“But the God of all grace, who hath called us unto his eternal glory by Christ Jesus, after that ye have suffered a while, make you perfect, establish, strengthen, settle you. To him be glory and dominion for ever and ever. Amen” – 1 Peter 5:10-11

Many of us may have been brought up with the quote “Practice makes Perfect”. Indeed, perfection is one of those absolute concepts to which we aspire. It is like a horizon – the apparent junction of earth and sky. It is like the concept of infinity – unbounded space, time or quantity. The concept of horizon, in this context, is that of perception and so is perfection. Infinity is unachievable and so is perfection. As a colleague of mine is wont to say, we should have been brought up with the quote “Practice makes Improvement”.

Traditionally, an organisational development (OD) programme is built around the concept of continuous improvement. Indeed, the sequence of steps which guides an OD process is vision, mission, core beliefs, strategic structures, and distributed accountability. A review of the OD literature will reveal that Leadership-in-High-Performance has become a buzzword associated with “continuous improvement” and “excellence” programmes.

Two Saturday nights ago, I presented the feature address at the 2008 annual Graduation Ceremony and Dinner of the Barbados Cooperative & Credit Union League Ltd. I admitted that, although the Credit Union movement has, for one reason or another, not been part of my life, over the years, I have been associated with colleagues, who have been very deeply involved in the movement; with companies which have partnered with credit unions in Barbados and beyond; and I have been a part of a team that has offered services to credit unions.

I shared with the audience some of the activities with which I have been involved, in the context of what I understand their mission to be and suggested that the synergies from this interaction would result in the establishment of a ‘smart partnership’ between our two organisations which would redound to the benefit of Barbados.

My understanding of the League’s mission is, as the representative body of the Barbadian co-operative credit union movement (34 members), to provide a range of services; develop people through economic and social change; utilise dynamic, innovative and efficient methods to further develop credit unions and other co-operatives in Barbados; and to commit itself to a sound governance structure.

I proposed that the thread of CBET’s entrepreneurial development thrust and the thread of the League’s credit union development thrust may be woven into a fabric which may be of mutual benefit to both organisations and proceeded to deliver some food for thought under the theme “Contributing to High Performance for Barbados: Your Credit Union and You”.

From a socio-economic perspective Barbados has done well since the Second World War, as far as its Caribbean neighbours are concerned. It has one of the highest GDP per capita (a measure of economic development) statistics among Caribbean countries. Barbados is highest in terms of the UNDP’s human development index (a measure of social development), not only among Caribbean countries but among all developing countries in the world. However, there is still a gap between Barbados’ socio-economic performance and that of first world countries.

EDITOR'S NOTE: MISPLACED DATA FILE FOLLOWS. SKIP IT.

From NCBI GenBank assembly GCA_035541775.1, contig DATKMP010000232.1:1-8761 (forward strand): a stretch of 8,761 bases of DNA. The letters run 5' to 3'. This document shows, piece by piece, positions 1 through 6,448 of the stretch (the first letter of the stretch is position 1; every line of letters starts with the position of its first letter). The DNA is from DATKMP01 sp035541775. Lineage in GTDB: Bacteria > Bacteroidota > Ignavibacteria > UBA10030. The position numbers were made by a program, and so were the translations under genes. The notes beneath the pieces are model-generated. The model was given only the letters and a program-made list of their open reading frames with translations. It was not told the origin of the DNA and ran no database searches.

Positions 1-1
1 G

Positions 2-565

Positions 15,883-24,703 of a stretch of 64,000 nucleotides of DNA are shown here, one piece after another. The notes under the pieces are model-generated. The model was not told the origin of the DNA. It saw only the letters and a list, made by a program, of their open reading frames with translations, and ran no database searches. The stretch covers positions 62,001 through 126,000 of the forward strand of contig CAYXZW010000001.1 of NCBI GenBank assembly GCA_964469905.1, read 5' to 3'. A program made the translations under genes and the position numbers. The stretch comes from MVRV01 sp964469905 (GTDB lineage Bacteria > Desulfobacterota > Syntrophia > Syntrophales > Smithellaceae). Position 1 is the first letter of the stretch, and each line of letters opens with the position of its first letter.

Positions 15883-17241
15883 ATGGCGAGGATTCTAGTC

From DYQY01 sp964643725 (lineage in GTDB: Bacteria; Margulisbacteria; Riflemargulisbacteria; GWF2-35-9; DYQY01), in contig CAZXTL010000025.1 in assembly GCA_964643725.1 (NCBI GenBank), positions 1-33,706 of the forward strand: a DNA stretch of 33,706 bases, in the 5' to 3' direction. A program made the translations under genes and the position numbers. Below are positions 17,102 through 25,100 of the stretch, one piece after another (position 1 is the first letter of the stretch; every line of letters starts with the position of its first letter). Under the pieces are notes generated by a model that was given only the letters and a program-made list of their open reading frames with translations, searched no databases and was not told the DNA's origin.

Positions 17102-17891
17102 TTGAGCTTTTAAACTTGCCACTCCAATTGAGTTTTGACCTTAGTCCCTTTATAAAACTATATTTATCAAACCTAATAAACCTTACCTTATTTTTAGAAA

Instead of resting on our laurels we must try to emulate recent successful emerging nations such as Singapore and the Republic of Ireland. In 1959, when Lee Kuan Yew assumed the reins of Prime Minister, Barbados was ahead of Singapore. At that time Singapore was described as a sleepy fishing village threatened by communism and indeed Singapore did not surpass Barbados from a macro-economic perspective until after 1970. In 1988 Ireland was a socio-economic basket case where its economy was considered by many to be completely hopeless.

But in the words of poet and essayist Alexander Pope in 1733:
Hope springs eternal in the human breast;
Man never Is, but always To be blest:
The soul, uneasy and confined from home,
Rests and expatiates in a life to come.

Singapore and Ireland are now leaders in the world. Barbados would do well to learn from them. Indeed hope springs eternal.

My food for thought to the audience was: (1) A proposal of a ‘smart partnership’ between our two organisations which would redound to the benefit of Barbados; (2) Encouragement to individual members of the credit unions to prepare for a potential deleterious ripple effect from the global financial crisis, which could lead to job losses’. (3) A recommendation that a high performance thrust towards enterprise development could give a measure of security which is dependent primarily on the individual’s passion, drive and diligence; and (4) The innovative CBET Shepherding Model and twin fund Seed & Venture capital concept is a way in which the challenge, associated with risk and lack of timely access to funds which accompany excursions into enterprise development, can be effectively addressed in the mutual interest of all.

It was most gratifying early the next week to receive a call from a member of the audience, indeed a staunch credit union member, who wanted to share his business idea with me and become a part of the emerging family of successful high performance enterprises, one enterprise after another. We had a very fruitful discussion and by the grace of God, we look forward to demonstrating Leadership in High Performance as we embark on the journey towards perfection, strength and sustainability.

(Dr. Basil Springer GCM is Change-Engine Consultant, Caribbean Business Enterprise Trust Inc. – CBET – Columns are archived at www.cbetmodel.org)

Comments are closed.